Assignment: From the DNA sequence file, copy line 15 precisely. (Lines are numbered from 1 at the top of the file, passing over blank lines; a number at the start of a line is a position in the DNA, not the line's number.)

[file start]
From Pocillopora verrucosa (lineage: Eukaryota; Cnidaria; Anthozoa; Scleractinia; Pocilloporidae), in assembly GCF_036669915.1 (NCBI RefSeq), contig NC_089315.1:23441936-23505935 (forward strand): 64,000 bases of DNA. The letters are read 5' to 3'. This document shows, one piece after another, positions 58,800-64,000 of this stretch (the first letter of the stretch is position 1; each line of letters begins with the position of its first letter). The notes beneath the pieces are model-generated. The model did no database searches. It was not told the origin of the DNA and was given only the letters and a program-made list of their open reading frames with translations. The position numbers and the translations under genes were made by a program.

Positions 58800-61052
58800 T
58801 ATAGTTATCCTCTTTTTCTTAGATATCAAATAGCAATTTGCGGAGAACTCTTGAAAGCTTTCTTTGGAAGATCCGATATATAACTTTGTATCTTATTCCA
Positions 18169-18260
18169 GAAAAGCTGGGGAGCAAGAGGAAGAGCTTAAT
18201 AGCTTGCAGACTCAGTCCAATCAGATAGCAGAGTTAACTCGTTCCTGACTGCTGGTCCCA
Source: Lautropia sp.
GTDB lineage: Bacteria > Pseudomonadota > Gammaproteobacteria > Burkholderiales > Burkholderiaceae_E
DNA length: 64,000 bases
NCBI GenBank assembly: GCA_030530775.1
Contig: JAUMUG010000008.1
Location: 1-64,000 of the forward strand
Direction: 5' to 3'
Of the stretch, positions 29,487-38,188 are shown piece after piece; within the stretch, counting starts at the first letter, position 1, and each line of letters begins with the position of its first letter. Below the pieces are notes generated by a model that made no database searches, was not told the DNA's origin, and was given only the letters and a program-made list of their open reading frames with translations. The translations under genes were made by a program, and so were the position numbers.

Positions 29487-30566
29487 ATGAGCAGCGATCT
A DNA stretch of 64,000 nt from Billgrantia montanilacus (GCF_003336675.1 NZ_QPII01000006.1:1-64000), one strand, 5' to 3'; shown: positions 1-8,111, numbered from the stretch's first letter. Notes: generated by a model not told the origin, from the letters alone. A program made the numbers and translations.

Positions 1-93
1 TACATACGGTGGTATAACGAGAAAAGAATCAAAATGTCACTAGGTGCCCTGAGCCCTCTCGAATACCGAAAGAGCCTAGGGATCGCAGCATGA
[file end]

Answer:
Of the stretch, positions 29,487-38,188 are shown piece after piece; within the stretch, counting starts at the first letter, position 1, and each line of letters begins with the position of its first letter. Below the pieces are notes generated by a model that made no database searches, was not told the DNA's origin, and was given only the letters and a program-made list of their open reading frames with translations. The translations under genes were made by a program, and so were the position numbers.